Bacchus Barua is associate director of the Fraser Institute’s Centre for Health Policy Studies
We finally did it last year. In 2016, we hit the 20-week mark for the average wait time for treatment by a specialist (across 12 medical specialities) after referral from a general practitioner. Canada’s national shame had reached a record high of 20 weeks, a far cry from the 9.3-week wait measured by the Fraser Institute’s annual survey in 1993.
One would have thought, nay, hoped, that this milestone would have served as a wake-up call to rally politicians and policymakers to improve the dismal situation faced by patients in our country. And yet, this year’s survey finds that wait times have gotten even worse. At 21.2 weeks, between referral from a GP to receipt of treatment, patients waited longer than ever for treatment in 2017.
Provinces such as British Columbia (26.6 weeks) and Alberta (26.5 weeks) have reached their own historic highs, Quebec has broken the 20-week mark for the first time since 2003, and patients in New Brunswick can expect to wait almost a full year for treatment (41.7 weeks). In fact, in certain provinces, patients can routinely expect to wait more than a year to receive orthopedic surgery and neurosurgery. In many cases, physicians routinely report that their patients wait longer than they (physicians) consider clinically reasonable (never mind what patients would prefer if they had their way).
The simple question on everyone’s lips is why? Why do we wait so long, and why aren’t things improving? The answer is simple, but profoundly frustrating. It’s because policies have not changed.
Although we are now more aware than ever that universal health-care systems in other countries deliver more timely access to quality care at similar or lower costs, we continue to pursue the very policies that set us apart from them.
Instead of embracing the private sector as a partner, or even just as a pressure valve, defenders of the status-quo continue to demonize the private sector as antithetical to the very nature of universal health care. Yet, when we look at some of the more successful universal health-care systems such as Switzerland, the Netherlands, Germany and Australia, we find that private insurers and providers are deeply woven into the fabric of their systems. For example, Switzerland ensures universal insurance coverage through a competitive (albeit, regulated) private insurance market. More than 40 per cent of hospitals in Germany are private, for-profit institutions.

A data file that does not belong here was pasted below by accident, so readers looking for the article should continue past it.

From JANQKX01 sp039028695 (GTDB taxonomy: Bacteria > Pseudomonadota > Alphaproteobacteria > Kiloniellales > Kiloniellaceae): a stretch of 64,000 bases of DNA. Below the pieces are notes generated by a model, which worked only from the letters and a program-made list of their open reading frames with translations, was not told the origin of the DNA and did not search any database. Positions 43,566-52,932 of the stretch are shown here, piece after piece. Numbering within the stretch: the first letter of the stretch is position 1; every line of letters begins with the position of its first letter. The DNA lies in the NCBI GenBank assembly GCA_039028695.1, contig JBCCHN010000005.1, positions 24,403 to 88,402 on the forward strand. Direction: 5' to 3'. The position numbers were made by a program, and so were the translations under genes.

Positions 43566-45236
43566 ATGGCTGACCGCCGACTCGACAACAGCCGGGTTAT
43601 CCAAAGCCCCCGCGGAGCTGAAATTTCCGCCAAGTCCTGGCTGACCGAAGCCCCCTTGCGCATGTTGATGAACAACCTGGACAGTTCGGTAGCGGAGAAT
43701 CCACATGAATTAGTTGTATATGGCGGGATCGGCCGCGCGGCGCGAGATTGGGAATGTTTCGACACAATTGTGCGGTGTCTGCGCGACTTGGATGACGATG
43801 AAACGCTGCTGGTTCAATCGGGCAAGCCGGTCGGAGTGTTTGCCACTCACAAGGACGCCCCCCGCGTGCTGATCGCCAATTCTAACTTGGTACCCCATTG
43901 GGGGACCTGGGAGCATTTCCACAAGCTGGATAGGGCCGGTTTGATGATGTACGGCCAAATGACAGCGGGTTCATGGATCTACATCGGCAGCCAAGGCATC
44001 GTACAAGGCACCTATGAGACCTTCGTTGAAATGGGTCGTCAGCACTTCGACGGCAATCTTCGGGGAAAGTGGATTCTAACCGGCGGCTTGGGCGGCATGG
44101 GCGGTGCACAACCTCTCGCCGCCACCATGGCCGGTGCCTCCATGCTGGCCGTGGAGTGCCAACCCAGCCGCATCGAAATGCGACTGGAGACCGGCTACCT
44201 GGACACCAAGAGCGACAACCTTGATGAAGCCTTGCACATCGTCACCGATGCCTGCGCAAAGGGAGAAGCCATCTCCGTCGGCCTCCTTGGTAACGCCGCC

Canadian policymakers are also obdurate in their rejection of copayments and deductibles. While such payments are explicitly prohibited by the Canada Health Act (via threat of financial penalty to the provinces), they are routinely used in other universal health-care systems. For example, patients in the Netherlands can expect to pay a deductible before coverage begins. In addition to a deductible, patients in Switzerland are expected to pay 10 per cent of treatment costs. Of course, most of these countries also either exempt vulnerable populations, provide subsidies, or maintain an annual cap for total out-of-pocket expenses.
These differences, among others, between Canada’s system and other more successful universal health-care systems are generally tied to Canada’s stubborn adherence to a single-payer model. In Canada, government controls the purse strings, physician and patient incentives are obfuscated, and individuals are generally not allowed to pay directly for treatment within the country’s borders.
Of course, there are those who choose to ignore the plight of Canadian patients, and instead focus on discrediting the Fraser Institute’s survey methodology. Perhaps they would have more trust in data from the Commonwealth Fund, which recently ranked Canada last (among 11 countries including Switzerland, Germany and the Netherlands) in a) the ability of patients to secure a same or next-day appointment when sick, b) the wait for treatment in the emergency department, c) the wait to see a specialist and d) the overall wait for elective surgery.
Or perhaps these same critics could simply listen to the thousands of Canadians waiting for treatment, including patients who recently took to Twitter (with the hashtag #CanadaWAITS) after Globe and Mail health reporter Andre Picard’s call for stories.
The fact is, when it comes to the specific way we structure our universal health-care system, we are not the norm, but rather the exception. Unfortunately, we pay for our exceptionalism with long wait times that have become the defining characteristic of Canadian health care.
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